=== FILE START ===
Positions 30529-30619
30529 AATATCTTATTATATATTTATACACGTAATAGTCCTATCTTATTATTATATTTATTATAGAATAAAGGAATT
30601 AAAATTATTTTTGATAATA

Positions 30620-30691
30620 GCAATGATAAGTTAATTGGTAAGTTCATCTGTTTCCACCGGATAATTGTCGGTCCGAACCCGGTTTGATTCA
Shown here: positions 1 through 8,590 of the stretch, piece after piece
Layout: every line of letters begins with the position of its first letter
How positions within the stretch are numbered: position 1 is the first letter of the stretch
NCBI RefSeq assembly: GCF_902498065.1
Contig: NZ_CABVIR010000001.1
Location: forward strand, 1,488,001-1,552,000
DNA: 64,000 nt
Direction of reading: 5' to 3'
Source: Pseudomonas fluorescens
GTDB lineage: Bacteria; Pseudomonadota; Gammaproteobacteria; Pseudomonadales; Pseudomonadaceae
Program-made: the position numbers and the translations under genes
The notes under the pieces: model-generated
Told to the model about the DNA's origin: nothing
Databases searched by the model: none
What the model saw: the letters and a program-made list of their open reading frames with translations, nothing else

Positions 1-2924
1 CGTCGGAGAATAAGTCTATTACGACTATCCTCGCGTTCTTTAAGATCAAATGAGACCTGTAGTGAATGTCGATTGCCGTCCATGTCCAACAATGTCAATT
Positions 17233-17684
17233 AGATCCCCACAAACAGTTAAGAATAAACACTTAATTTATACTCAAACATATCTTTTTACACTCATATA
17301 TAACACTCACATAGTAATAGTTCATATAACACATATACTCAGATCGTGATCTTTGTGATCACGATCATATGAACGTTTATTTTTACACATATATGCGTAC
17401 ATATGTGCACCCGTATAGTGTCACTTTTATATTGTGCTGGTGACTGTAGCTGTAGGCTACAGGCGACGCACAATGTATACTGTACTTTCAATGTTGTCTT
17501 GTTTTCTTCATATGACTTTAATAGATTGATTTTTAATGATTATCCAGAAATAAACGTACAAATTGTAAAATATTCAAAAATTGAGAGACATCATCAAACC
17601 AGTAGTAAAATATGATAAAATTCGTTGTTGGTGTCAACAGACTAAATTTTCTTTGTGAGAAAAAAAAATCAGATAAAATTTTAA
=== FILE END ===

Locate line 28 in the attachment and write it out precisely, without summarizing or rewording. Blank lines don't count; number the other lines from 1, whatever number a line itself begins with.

17601 AGTAGTAAAATATGATAAAATTCGTTGTTGGTGTCAACAGACTAAATTTTCTTTGTGAGAAAAAAAAATCAGATAAAATTTTAA